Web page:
"I am concerned that the bill's provisions are overbroad and may unduly burden the numerous beneficial new applications of contactless technology," Schwarzenegger said in his veto statement.

    The bill, sponsored by state Senator Joseph Simitian (D-Palo Alto), would have implemented multiple safeguards into any machines capable of reading RFID-tagged cards, provided information on the locations of RFID tag machine readers throughout the state, and ensured consumers had control of how their information was transmitted.

    With RFID technology, any product -- or person, for that matter -- can be tracked and catalogued. It's the potential to track humans that has alarmed many privacy advocates.

    Organizations such as the American Civil Liberties Union (ACLU) hoped that passage of the California law would trigger other states to pursue similar measures. Privacy advocates such as Liz McIntyre criticized Schwarzenegger's veto as an example of "his admiration for paternalistic power."

    "He's in the cat bird seat now, but his perspective might change if he becomes the tracked rather than the person doing the tracking, "McIntyre told ConsumerAffairs.com.

    "It's a shame he had the opportunity to protect what's left of California citizens' privacy, but chose instead to terminate the bill."

    McIntyre and partner Katherine Albrecht have led the charge for more public awareness of the usage of RFID tags, or spychips, in public life.

    Their book of the same name details many examples of government and business pushing the use of RFID tagging for everything from jeans to medical patients.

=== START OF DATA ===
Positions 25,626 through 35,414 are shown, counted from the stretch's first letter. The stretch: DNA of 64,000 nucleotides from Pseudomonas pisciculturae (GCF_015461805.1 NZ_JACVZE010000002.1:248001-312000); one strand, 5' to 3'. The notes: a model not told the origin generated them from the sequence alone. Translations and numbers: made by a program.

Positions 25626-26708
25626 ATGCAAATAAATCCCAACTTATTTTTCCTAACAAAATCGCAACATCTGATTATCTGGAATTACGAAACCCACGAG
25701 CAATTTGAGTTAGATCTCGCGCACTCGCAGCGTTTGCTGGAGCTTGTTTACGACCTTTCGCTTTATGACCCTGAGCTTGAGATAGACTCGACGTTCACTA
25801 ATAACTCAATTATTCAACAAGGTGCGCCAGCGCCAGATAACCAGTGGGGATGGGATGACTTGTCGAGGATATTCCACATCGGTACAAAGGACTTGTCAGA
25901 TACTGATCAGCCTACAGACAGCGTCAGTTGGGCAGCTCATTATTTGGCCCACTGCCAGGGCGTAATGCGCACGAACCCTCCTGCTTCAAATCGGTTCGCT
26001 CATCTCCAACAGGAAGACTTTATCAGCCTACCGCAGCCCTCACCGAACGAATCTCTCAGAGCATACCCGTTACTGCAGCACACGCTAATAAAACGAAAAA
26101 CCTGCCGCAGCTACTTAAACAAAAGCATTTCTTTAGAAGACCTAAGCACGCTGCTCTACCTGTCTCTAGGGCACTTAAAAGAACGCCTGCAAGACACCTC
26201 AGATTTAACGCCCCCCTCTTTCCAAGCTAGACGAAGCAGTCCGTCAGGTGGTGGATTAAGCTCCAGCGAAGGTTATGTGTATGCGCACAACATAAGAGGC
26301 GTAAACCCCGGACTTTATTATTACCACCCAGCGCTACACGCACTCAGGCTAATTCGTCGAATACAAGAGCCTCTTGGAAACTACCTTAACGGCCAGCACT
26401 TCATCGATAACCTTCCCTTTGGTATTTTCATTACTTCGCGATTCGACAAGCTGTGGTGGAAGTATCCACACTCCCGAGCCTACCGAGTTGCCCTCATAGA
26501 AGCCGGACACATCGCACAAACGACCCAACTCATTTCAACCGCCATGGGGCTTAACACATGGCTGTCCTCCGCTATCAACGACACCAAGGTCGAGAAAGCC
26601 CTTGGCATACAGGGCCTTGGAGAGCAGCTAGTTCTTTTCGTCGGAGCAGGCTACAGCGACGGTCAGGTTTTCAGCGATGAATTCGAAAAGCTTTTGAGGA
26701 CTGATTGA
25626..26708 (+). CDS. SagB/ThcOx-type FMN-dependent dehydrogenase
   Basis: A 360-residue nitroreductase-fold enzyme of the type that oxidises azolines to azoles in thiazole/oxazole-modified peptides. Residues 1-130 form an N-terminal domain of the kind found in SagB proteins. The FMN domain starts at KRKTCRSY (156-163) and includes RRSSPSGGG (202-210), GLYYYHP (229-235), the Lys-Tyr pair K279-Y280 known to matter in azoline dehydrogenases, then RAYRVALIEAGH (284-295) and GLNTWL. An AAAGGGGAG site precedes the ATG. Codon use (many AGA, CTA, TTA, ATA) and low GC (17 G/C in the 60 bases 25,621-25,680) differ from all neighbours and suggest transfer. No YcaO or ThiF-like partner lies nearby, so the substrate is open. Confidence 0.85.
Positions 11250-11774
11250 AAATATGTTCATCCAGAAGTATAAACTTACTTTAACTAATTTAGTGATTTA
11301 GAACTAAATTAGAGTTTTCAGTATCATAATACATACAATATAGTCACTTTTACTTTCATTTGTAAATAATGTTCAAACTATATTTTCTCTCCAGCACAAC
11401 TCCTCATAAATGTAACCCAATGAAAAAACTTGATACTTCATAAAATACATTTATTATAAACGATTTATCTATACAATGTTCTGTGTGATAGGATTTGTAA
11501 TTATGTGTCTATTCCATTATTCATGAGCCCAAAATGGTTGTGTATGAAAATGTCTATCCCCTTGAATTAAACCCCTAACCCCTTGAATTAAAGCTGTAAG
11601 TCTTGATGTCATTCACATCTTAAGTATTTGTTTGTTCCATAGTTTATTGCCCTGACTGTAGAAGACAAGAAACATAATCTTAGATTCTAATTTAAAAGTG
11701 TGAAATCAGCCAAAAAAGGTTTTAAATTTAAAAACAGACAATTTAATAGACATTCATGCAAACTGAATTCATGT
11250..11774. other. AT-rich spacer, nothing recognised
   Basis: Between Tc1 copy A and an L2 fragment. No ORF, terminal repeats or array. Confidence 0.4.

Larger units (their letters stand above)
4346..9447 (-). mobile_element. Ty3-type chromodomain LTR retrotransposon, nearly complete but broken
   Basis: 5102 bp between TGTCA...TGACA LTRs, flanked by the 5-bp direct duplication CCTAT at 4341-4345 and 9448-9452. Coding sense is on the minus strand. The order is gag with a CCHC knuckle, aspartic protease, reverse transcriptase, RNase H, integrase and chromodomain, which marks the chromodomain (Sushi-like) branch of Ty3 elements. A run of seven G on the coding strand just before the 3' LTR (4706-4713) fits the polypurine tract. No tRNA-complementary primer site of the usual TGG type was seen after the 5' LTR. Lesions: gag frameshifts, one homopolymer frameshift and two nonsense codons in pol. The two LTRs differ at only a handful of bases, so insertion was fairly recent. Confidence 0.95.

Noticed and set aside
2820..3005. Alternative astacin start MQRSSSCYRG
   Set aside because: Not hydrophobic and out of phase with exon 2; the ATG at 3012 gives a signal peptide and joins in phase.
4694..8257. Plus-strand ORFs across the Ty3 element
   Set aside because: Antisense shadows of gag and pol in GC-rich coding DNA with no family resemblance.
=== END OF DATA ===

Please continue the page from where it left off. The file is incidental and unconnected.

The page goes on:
McIntyre and Albrecht also head CASPIAN (Consumers Against Supermarket Privacy Invasion And Numbering), which opposes the usage of "loyalty cards" and collecting information on shoppers' buying habits.

    The duo had previously brought attention to Levi Strauss and Co.'s attempts to test RFID tracking chips imbedded in men's jeans at stores in Mexico. Levi Strauss refused to disclose the location of the tests, possibly fearing a consumer backlash and boycott.

    In spite of the criticism, government agencies and businesses are pushing ahead with various RFID initiatives. Leading RFID technology designer VeriChip has been petitioning the Pentagon to "tag" all military personnel with chips containing their personal health information.

    Hackers and security analysts have repeatedly demonstrated that RFID chips can be "read" and copied easily, enabling thieves to make off with any information stored therein, but to no avail.

    If RFID tags make it into the new REAL ID driver's licenses, that will be one more item on the list for a program with estimated costs running in the hundreds of millions.

    Critics of the plan say that the initiative is one step closer to a national ID card, as well as a potential gold mine for identity thieves who will take advantage of the massive project to harvest information from unsuspecting Americans.

    Schwarzenegger Terminates Spychip Bill...